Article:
For a defendant facing criminal charges, the Sixth Amendment to the United States Constitution provides the right to a speedy trial. Although there may not be an exact definition of speediness, even the most subjective interpretations would not stand for a ten-year incarceration period without trial. Yet that is the predicament facing one defendant accused of shooting a man in connection with a drug deal.
According to the allegations, the defendant and two of his friends entered an apartment complex with the intention of purchasing marijuana. When they discovered that the dealer wasn’t home, they attempted to rob another tenant whose door was open, and shot that tenant in the process.
The defendant experienced a number of complications with his appointed counsel. One had a perceived conflict of interest and was removed by the court. The second counsel appointed to represent the defendant hired a private investigator and reportedly rescheduled trial dates several times before the defendant requested new counsel. Now, after ten years, the man’s case may be finally headed to trial.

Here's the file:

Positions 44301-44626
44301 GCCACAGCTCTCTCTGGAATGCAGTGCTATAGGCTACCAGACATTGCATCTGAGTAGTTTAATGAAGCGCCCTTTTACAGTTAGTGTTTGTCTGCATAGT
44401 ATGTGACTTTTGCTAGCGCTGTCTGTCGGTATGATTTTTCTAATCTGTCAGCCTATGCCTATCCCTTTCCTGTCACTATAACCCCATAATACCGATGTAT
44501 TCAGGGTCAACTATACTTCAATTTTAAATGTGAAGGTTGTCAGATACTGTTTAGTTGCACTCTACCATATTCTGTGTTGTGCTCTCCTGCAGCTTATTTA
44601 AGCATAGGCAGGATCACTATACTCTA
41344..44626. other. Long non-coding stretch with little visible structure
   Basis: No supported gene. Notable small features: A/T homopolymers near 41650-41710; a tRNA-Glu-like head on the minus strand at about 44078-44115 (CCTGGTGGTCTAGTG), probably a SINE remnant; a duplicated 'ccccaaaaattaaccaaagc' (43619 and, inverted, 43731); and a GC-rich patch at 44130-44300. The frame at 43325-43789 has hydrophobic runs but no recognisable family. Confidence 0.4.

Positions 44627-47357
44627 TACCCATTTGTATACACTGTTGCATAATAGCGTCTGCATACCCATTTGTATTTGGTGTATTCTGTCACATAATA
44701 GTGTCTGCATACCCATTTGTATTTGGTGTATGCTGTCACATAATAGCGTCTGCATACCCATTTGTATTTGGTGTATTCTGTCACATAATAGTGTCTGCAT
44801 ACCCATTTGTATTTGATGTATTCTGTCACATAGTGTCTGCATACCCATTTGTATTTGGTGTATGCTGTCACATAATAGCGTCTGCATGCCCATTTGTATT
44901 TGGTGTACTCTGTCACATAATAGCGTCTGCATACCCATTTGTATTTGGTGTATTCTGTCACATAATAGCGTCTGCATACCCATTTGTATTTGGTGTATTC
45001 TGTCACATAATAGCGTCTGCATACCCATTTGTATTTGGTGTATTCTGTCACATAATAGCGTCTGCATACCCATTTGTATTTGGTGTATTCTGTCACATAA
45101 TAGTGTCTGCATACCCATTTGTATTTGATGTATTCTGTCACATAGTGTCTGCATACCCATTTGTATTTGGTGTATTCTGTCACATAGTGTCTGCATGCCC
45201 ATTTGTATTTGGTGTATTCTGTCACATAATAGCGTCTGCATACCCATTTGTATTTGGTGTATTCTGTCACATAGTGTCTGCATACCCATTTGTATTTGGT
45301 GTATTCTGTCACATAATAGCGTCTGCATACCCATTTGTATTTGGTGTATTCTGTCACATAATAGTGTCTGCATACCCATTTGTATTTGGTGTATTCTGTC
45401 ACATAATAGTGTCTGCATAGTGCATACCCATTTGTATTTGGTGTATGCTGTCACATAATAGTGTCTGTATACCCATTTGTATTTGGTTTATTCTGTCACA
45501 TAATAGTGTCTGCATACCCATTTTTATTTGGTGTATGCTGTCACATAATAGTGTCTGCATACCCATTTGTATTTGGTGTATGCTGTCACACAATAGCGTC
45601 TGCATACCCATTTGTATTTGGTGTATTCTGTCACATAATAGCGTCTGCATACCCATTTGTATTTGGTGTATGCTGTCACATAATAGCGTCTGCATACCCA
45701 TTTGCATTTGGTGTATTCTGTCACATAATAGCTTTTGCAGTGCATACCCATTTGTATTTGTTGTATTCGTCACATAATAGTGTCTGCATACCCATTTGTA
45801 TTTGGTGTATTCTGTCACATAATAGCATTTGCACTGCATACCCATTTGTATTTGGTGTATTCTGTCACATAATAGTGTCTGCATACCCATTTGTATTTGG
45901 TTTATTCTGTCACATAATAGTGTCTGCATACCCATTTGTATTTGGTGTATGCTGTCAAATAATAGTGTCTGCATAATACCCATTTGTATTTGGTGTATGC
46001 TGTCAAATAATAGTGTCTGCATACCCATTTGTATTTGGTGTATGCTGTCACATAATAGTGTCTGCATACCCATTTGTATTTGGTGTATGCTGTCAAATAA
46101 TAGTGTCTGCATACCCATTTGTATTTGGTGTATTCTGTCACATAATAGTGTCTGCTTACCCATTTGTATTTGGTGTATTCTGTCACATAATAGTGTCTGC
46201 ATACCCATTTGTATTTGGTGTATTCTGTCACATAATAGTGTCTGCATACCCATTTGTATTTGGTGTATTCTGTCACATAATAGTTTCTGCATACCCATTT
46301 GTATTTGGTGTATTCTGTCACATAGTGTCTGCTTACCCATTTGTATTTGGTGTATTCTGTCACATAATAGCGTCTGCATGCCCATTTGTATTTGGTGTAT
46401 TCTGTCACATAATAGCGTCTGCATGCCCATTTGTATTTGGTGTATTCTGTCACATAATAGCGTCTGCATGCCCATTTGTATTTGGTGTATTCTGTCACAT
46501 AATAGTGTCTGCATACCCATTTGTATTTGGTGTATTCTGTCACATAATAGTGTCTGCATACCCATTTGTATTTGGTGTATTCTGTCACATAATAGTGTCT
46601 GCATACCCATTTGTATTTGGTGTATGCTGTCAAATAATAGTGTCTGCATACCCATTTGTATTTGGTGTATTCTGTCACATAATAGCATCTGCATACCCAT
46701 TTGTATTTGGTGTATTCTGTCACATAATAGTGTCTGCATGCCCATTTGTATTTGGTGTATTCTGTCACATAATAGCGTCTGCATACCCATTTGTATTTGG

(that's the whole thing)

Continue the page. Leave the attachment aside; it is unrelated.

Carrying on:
Our criminal defense law firm has represented many clients facing drug charges, including alleged acts of violence arising from the alleged drug transactions. When assault or homicide is added to drug crime charges, the penalties can be very serious. For some charges, there may be mandatory minimum sentences.
While it is important to thoroughly investigate the arrest record and review police conduct, we also fight for procedural rights throughout the criminal defense process. Indefinite incarceration is not acceptable. To learn more about our practice, visit our Baltimore criminal defense web page.
Source: Associated Press, “Correction: Decade in Jail-No Trial story,” Kim Chandler, Feb. 22, 2017